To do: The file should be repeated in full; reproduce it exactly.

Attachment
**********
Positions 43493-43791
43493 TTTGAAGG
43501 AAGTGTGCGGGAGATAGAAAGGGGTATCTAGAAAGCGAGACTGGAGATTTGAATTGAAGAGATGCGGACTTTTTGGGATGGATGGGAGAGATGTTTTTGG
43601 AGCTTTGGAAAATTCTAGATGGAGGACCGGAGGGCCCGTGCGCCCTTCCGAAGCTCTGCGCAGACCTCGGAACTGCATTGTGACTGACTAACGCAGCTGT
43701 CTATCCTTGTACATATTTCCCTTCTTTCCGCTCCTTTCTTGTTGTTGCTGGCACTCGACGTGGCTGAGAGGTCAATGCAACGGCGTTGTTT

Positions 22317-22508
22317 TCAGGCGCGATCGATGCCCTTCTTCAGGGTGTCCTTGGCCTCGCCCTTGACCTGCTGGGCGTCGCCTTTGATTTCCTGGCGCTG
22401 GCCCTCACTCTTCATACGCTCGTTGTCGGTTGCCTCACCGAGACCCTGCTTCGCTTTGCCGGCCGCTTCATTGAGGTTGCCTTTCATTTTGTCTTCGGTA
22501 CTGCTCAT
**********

Positions 43493-43791
43493 TTTGAAGG
43501 AAGTGTGCGGGAGATAGAAAGGGGTATCTAGAAAGCGAGACTGGAGATTTGAATTGAAGAGATGCGGACTTTTTGGGATGGATGGGAGAGATGTTTTTGG
43601 AGCTTTGGAAAATTCTAGATGGAGGACCGGAGGGCCCGTGCGCCCTTCCGAAGCTCTGCGCAGACCTCGGAACTGCATTGTGACTGACTAACGCAGCTGT
43701 CTATCCTTGTACATATTTCCCTTCTTTCCGCTCCTTTCTTGTTGTTGCTGGCACTCGACGTGGCTGAGAGGTCAATGCAACGGCGTTGTTT

Positions 22317-22508
22317 TCAGGCGCGATCGATGCCCTTCTTCAGGGTGTCCTTGGCCTCGCCCTTGACCTGCTGGGCGTCGCCTTTGATTTCCTGGCGCTG
22401 GCCCTCACTCTTCATACGCTCGTTGTCGGTTGCCTCACCGAGACCCTGCTTCGCTTTGCCGGCCGCTTCATTGAGGTTGCCTTTCATTTTGTCTTCGGTA
22501 CTGCTCAT